Irish officials still hopeful of delaying €3.1bn Anglo payout
IRISH officials are still hoping to be able to postpone a €3.1bn payment due to the former Anglo Irish Bank at the end of March -- even though the EU's economics chief Olli Rehn yesterday appeared to indicate he would not support any such concession.
Mr Rehn was asked about the prospect of delaying the March payment by reporters in Brussels yesterday and responded by telling them "the principle in the European Union is, in Latin, 'pacta sunt servanda' -- respect your commitments and your obligations".
"The European Union is a community of law and that assumes by definition that each and every member state respects the commitments it has undertaken -- this is valid in the case of Ireland as well," he said.
Some interpreted his comments as indicating his lack of support for delaying the March payment.
But others said he had not ruled out Ireland reaching an agreement with creditors to change its commitments.
Sources close to the process last night stressed that things "hadn't changed" from Monday when Finance Minister Michael Noonan said he "wasn't including or excluding anything" on the imminent payment since "it's a long way to the end of March".
It is understood that the Irish authorities will continue to push for a postponement of the March payment, but are likely to direct most of their energies towards negotiations with the European Central Bank, which is the key decision-maker for any postponement.
Some sources said the postponement of the March payment might not even need approval from the European Commission since it could be structured in a way that would not require any additional support from Brussels.
The ECB's support is crucial since the Government wants to change the terms of the €31bn IOU it used to bail out Anglo -- an IOU which is now used as collateral for the bank's borrowings from the Central Bank.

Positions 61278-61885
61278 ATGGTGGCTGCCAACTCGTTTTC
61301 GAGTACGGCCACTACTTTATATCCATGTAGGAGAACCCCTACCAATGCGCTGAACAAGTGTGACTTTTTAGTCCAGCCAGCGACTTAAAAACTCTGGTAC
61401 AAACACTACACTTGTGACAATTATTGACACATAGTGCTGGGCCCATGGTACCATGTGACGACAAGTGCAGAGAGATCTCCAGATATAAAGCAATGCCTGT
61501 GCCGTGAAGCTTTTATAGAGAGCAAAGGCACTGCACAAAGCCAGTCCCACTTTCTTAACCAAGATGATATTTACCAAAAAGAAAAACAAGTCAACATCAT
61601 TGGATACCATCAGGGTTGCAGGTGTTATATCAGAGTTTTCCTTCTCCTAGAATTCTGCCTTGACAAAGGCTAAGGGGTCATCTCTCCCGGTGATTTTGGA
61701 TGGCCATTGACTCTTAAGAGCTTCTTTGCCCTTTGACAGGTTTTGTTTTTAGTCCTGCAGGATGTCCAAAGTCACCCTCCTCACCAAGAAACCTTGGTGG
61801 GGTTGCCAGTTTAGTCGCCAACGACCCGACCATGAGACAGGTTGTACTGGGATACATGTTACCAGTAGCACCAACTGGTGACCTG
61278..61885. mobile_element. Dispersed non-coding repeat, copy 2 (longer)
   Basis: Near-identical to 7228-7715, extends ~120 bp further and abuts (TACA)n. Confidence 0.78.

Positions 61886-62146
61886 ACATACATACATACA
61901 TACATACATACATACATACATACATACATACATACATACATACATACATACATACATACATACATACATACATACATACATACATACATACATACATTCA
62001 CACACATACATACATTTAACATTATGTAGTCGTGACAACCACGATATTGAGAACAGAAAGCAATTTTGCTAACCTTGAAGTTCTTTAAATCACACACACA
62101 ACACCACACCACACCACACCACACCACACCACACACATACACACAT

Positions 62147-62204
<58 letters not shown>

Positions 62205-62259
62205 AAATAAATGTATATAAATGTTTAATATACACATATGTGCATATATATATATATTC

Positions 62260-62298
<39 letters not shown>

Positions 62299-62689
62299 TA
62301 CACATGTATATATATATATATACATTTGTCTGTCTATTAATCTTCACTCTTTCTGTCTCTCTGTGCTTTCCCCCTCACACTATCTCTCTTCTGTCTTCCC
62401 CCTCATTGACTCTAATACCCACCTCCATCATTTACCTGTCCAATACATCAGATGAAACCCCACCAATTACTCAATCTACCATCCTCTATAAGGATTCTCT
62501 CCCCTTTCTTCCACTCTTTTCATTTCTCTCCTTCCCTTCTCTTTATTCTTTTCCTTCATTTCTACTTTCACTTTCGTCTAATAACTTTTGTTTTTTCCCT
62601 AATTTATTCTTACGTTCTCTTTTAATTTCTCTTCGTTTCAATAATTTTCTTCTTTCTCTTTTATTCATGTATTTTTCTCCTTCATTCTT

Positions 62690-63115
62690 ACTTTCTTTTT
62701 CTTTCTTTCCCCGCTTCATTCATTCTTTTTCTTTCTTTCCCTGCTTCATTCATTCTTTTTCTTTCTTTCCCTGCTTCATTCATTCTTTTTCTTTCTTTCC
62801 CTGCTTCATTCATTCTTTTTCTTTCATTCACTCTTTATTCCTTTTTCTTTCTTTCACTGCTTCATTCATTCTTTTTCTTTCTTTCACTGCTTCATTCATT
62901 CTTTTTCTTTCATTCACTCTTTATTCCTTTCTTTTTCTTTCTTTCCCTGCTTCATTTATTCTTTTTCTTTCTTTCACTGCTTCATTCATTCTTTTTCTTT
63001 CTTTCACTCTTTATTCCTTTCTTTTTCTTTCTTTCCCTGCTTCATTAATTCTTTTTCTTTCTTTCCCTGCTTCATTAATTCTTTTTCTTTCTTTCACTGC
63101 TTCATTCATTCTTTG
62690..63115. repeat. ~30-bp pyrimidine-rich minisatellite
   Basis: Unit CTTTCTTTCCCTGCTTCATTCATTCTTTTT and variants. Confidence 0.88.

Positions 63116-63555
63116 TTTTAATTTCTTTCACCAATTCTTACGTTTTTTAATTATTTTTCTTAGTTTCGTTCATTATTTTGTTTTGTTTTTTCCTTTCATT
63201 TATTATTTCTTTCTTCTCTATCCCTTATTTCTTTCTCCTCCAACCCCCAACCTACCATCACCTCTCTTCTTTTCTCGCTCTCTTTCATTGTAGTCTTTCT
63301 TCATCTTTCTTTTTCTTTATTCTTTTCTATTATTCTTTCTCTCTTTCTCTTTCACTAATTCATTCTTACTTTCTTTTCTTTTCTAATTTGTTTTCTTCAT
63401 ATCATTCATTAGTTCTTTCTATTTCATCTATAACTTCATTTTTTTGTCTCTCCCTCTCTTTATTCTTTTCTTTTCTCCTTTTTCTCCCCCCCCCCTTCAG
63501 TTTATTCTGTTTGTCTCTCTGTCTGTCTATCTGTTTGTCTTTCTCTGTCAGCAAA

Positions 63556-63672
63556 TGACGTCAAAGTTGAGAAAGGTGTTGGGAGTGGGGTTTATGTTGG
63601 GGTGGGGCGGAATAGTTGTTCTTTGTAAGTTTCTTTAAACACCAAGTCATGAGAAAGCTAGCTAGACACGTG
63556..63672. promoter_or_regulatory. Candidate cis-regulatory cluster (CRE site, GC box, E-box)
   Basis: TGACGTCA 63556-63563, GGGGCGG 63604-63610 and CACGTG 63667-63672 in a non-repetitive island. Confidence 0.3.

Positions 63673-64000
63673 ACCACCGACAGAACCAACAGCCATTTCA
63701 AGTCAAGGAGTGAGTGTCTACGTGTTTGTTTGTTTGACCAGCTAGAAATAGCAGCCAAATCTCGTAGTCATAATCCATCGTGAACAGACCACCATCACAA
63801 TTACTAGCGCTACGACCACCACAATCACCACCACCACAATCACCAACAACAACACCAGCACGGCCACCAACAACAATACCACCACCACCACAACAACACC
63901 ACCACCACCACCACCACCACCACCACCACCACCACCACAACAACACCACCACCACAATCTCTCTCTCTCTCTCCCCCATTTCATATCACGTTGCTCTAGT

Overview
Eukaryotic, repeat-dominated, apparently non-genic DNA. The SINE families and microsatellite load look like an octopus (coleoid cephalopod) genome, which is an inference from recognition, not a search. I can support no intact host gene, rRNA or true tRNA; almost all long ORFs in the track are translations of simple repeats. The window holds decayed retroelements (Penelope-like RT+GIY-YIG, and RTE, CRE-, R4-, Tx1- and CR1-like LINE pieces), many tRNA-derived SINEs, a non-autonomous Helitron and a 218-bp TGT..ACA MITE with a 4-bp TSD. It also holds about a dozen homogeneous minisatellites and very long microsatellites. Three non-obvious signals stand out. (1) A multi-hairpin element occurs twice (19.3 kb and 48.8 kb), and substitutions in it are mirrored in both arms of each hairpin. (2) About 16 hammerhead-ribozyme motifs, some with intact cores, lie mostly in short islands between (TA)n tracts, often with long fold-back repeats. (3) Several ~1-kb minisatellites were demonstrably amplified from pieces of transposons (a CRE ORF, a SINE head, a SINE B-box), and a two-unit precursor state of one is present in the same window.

Central Bank governor Patrick Honohan may raise the issue with his fellow governors at a meeting on March 22.
The ECB/IMF/EC troika is also working on proposals for a wider restructuring of Anglo Irish Bank's bailout.
Some reports have suggested that the work is nearing completion, but some sources said it may take months to finalise proposals.
Mr Rehn yesterday said the March payment was a "separate issue" from "any possible negotiation on a medium and long-term solution", indicating there was still a chance Ireland would be given a reprieve on the expensive bailout of the former Anglo Irish Bank,.
Mr Noonan indicated yesterday that he had brought up the issue at a meeting of eurozone finance ministers on Monday night, which was attended by European Central Bank President Mario Draghi.
While insisting that it was not a "formal agenda item", he said he brought the issue up in "bilaterals all the time".
However, he stressed that the negotiations were taking place "at different levels" and could not confirm whether a decision would be reached by the time finance ministers reunited for more talks in Copenhagen at the end of the month.
"That has been subcontracted to a technical group and it doesn't come up as an agenda item," he said.